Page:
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Charleston Architecture Tells of the Holy City’s Rich History

Charleston Architecture Tells of the Holy City’s Rich History

Charleston architecture pays homage to its sister city in Barbados

There’s plenty of reason to put Charleston, South Carolina, on your “must visit” list. Its rich food culture, eclectic art and music scene, or its rich history. But Charleston architecture adds another great reason.

There’s no city that’s buildings tell such a rich story. Buildings pay homage to a British colony in Barbados (more on that later). Yet, the architectural styles range from stately Greek Revivial buildings to bright Art Deco homes that add a splash of color to Charleston’s streets.

For that reason, the Board of Architectural Review designated Charleston as a historic district. In fact, Charleston is the first city to earn such a designation.

A look back at the city’s history helps explain what makes Charleston architecture so special.

Surprising Beginnings

Charleston was founded by unlikely colonists. The British had set up a colony on Barbados in 1627. When the island began to run low on resources, they set off in 1670 looking for new land. They came upon this East Coast peninsula and named it Charles Town, in honor of the British King Charles II. The name later morphed into Charleston.

Because of that unique beginning, Charleston’s layout is almost identical to Bridgetown on Barbados. If you’ve been to both cities, you know that the similarities are uncanny.

Photo by Landon Martin on Unsplash

Rich Diversity of Styles

Visitors enjoying a stroll through the streets of Charleston will see history at every turn. As a thriving city for more than 300 years, it bears the mark of many different architectural periods and styles.

Gregorian: 1774-1820

These regal homes tend to feature two-story porches, stone arches, and rough-faced limestone trim.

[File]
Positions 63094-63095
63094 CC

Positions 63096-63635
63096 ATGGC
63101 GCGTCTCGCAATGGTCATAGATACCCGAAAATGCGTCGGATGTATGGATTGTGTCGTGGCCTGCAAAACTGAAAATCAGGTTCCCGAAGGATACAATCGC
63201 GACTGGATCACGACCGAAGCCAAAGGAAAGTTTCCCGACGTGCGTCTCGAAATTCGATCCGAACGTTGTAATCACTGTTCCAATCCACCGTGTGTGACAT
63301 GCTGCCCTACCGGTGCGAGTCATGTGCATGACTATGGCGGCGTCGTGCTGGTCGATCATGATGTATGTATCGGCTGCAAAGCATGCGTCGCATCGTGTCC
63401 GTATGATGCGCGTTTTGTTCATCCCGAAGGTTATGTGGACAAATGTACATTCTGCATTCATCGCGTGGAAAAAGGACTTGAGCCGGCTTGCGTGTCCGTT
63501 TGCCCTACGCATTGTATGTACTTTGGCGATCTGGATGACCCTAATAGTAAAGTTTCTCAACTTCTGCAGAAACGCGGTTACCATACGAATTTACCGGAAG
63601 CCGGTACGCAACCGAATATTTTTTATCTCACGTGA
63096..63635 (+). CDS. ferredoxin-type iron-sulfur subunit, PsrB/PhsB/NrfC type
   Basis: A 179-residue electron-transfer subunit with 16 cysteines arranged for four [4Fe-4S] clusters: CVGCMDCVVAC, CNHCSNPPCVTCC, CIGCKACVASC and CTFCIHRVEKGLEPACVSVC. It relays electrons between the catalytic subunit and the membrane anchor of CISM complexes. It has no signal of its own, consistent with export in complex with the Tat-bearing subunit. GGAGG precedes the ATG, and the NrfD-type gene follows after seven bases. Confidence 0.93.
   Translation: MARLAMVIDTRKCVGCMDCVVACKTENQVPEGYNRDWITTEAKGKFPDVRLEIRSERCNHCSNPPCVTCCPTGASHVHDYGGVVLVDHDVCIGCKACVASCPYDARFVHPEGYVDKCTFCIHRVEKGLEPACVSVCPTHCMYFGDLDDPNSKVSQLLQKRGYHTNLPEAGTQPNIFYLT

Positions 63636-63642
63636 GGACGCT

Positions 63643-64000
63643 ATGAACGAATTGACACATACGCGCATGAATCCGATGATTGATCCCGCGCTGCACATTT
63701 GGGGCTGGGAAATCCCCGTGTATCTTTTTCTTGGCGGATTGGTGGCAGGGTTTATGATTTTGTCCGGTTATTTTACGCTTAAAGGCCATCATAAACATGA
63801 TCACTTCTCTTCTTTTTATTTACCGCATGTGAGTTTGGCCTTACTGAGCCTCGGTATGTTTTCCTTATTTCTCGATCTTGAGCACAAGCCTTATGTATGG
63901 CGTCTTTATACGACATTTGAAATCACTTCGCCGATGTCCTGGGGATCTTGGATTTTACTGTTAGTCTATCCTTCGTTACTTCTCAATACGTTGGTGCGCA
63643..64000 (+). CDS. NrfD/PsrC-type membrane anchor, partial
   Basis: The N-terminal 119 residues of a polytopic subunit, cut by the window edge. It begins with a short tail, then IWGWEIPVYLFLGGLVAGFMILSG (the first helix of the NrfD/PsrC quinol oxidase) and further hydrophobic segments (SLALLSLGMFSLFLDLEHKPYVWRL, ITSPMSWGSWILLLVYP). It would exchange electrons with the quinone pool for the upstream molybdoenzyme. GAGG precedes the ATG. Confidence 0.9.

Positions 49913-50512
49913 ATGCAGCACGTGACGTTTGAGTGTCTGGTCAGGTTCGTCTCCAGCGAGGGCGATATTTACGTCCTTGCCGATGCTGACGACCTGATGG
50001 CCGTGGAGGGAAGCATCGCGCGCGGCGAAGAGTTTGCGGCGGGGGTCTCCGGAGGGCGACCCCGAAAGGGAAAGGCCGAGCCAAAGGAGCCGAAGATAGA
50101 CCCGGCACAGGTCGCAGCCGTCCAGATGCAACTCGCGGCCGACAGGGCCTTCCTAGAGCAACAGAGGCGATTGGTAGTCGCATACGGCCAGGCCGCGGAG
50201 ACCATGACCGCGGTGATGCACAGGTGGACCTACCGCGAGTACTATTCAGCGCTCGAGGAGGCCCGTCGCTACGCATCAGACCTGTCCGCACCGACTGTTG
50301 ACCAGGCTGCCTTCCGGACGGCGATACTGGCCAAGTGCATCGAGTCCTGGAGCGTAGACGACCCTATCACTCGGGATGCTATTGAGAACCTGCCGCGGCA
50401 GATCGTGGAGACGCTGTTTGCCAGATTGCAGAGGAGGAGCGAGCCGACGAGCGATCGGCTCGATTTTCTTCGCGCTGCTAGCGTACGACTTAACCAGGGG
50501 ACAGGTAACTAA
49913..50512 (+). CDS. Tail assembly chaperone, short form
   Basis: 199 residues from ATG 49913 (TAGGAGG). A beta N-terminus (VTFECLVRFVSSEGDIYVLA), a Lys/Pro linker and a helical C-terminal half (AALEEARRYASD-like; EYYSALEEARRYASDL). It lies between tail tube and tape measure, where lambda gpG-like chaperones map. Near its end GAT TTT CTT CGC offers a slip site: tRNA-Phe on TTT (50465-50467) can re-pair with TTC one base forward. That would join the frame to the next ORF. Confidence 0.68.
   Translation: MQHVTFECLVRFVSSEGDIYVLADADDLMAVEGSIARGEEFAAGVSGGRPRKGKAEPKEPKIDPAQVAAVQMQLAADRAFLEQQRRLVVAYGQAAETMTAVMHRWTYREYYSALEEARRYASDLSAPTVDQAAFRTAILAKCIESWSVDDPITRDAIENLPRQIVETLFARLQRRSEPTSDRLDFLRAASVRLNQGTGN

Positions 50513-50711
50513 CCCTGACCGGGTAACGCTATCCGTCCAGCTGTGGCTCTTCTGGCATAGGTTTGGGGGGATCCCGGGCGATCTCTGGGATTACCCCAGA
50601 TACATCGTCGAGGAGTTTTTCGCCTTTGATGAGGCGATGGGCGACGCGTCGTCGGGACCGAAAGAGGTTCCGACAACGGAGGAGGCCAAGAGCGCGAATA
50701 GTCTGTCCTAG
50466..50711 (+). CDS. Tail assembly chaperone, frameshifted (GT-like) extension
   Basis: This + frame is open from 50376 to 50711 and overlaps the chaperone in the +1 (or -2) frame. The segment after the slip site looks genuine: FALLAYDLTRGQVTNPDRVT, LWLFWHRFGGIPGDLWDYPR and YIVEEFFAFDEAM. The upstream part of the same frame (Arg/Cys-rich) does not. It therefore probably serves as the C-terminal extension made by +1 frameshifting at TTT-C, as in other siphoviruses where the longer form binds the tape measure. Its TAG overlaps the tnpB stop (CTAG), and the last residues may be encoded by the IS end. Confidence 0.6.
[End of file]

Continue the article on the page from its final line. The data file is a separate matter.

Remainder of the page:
Federal: 1776-1820

These more straightlaced buildings, influenced by the Italian Renaissance, flourished during the same time period but leaned toward classical elements on the exterior.

Greek Revival: 1840s

Stately columns lining the front of buildings give a strong nod to the iconic style of Greek architecture.

[Photo by Cameron Watkins on Unsplash]

Gothic Revival: 1840-1880

Americans don’t have to travel overseas to see magnificent examples of castle-like Gothic architecture. Stunning examples can be found right here in Charleston.

Italianate: 1837-1900

Explore architecture reminiscent of traditional Italian villas. These homes are made of stucco and stone facades. Their arched windows are long and slender. They’re complete with square cupolas on low-pitched roofs.

Photo by Braden Collum on Unsplash

Queen Anne: 1880-1916

These homes are coveted by many lovers of old architecture. They are characterized by wraparound porches, spindle work trimming, multiple gabled rooflines, and bay windows.

Charleston Single House

Since Charleston sits on a peninsula, its real estate space is limited. Thus, tall, slender, one-room wide homes became popular. The oldest example of these two-story houses dates back to the 1730s.

Art Deco: 1920s on

Geometric forms and modernist touches began creeping into Charleston architecture in the 1920s.

Art Deco comes in a variety of forms. But most examples have smooth facades made with Terracotta, aluminum, steel, and glass. Economical materials were the order of the day during the Depression and the years that followed.

A Walk Through Charleston

Charleston really does offer a skyline like nowhere else. Combine the gorgeous and varied architecture with delicious local flavors, and you’ll see why it’s considered one of the most art-rich cities in the U.S.

A short jaunt through the downtown area makes it obvious why it has been named a National Historic Landmark. If time permits, slow down and consider the stories that it all represents. People who lived, and loved, and worked to leave behind something better for their descendants.

More Artistic Fuel:

‘No Intermission’ Spotlight Charleston’s Musical Talent

Charleston Poet Laureate’s New Book is a Poetic Response to the Pandemic and Fatherhood

A Walk Through Miami’s Art Deco District

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